M&G fund manager Stuart Rhodes is holding an overweight position in "distressed" energy sector for his £6.4bn Global Dividend fund as they experience an uptick in demand.
The manager (pictured) has 20% invested in energy-related stocks which is focused on energy infrastructure, petrochemicals and energy services.
Energy has significantly underperformed recently with the S&P 500 Energy index returning 13.4% over three years to 3 January, according to FE, versus returns of 56.8% by the S&P 500.
Speaking at an investor outlook, Rhodes said energy stocks had started to decline while demand for energy was going up following the decline in the oil price in 2014/15, particularly outside of OECD countries.
"There are lots of investment opportunities in energy, they are trading at distressed levels but are still attractive in terms of the dividend. Energy is a very interesting area.
"We particularly like services, petrochemical and infrastructure companies but dislike exploration and production companies as they do not pay a dividend."
He particularly namechecked a a $23bn Canadian petrol and natural gas company called Pembina which he said had a 5.5% dividend yield which was a "very attractive starting level".
Elsewhere, he said he was avoiding "sexy areas" of investment such as electric vehicles which he felt were approaching "frothy" levels given the volume of discussion surrounding them.
Meanwhile, Rhodes said he was "disappointed" by the performance of some of US companies during 2017. The US is his largest geographical weighting at 53.9% and he holds US healthcare firm Unitedhealth Group, financial Wells Fargo, technology firm Microsoft, semiconductor firm Broadcom, insurance firm Arthur J Gallagher and manufacturer Trinseo in his top ten holdings.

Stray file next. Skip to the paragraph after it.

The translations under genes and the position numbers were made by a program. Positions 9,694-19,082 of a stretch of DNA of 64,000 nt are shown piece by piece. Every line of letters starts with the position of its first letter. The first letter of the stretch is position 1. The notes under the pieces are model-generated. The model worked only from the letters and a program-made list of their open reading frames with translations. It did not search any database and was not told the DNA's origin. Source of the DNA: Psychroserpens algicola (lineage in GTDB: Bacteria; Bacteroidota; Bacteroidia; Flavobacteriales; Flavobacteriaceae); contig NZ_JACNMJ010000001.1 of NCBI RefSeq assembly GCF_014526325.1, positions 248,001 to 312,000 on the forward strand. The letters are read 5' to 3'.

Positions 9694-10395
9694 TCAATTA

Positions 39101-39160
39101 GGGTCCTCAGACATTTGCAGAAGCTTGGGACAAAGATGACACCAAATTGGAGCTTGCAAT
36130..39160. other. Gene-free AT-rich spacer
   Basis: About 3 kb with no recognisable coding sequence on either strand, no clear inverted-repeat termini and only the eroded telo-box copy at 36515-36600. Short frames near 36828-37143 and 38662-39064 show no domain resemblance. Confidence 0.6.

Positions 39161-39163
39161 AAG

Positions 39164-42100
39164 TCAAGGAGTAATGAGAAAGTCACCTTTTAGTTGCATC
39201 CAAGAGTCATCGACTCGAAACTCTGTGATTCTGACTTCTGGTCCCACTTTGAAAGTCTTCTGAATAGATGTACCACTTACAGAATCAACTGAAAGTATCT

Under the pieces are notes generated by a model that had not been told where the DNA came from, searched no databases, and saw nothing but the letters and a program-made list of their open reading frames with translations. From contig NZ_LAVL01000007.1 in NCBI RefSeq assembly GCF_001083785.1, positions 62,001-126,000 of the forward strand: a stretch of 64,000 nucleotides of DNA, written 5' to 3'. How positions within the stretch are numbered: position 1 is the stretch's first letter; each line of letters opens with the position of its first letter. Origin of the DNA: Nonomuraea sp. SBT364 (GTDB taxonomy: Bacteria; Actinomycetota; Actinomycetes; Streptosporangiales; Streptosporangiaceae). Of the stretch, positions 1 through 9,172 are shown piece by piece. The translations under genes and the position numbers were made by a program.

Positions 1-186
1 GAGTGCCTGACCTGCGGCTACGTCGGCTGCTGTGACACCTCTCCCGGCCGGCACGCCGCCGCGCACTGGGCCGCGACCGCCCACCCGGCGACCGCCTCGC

Although he does not hold them, he noted 2017 saw poor performance particularly for food companies Kellogg's, Campbell's, Kraft Heinz and General Mills. While they had enjoyed positive performance for several years, they began to be de-rated by investors in 2017.
He said: "These stocks had enjoyed strong share price performance for several years, in spite of their materially weakening fundamentals - expectations for revenues and profits have been revised downwards continually driven by weak consumption trends and increased competition, among other factors.
"In my view, investors had been willing to pay an excessive premium for the perceived safety of certain household names, irrespective of the fact that the stable growth they have relied upon has been under increasing pressure.
"In 2017, though, market participants finally started to pay attention to these businesses' financial performance and started to de-rate them, even though the trajectory of their performance has by no means suddenly changed. The process of recalibration may have a lot further to run."
The M&G Global Dividend fund has returned 47.5% over three years to 2 January, according to FE, versus returns of 43.8% by the IA Global sector.
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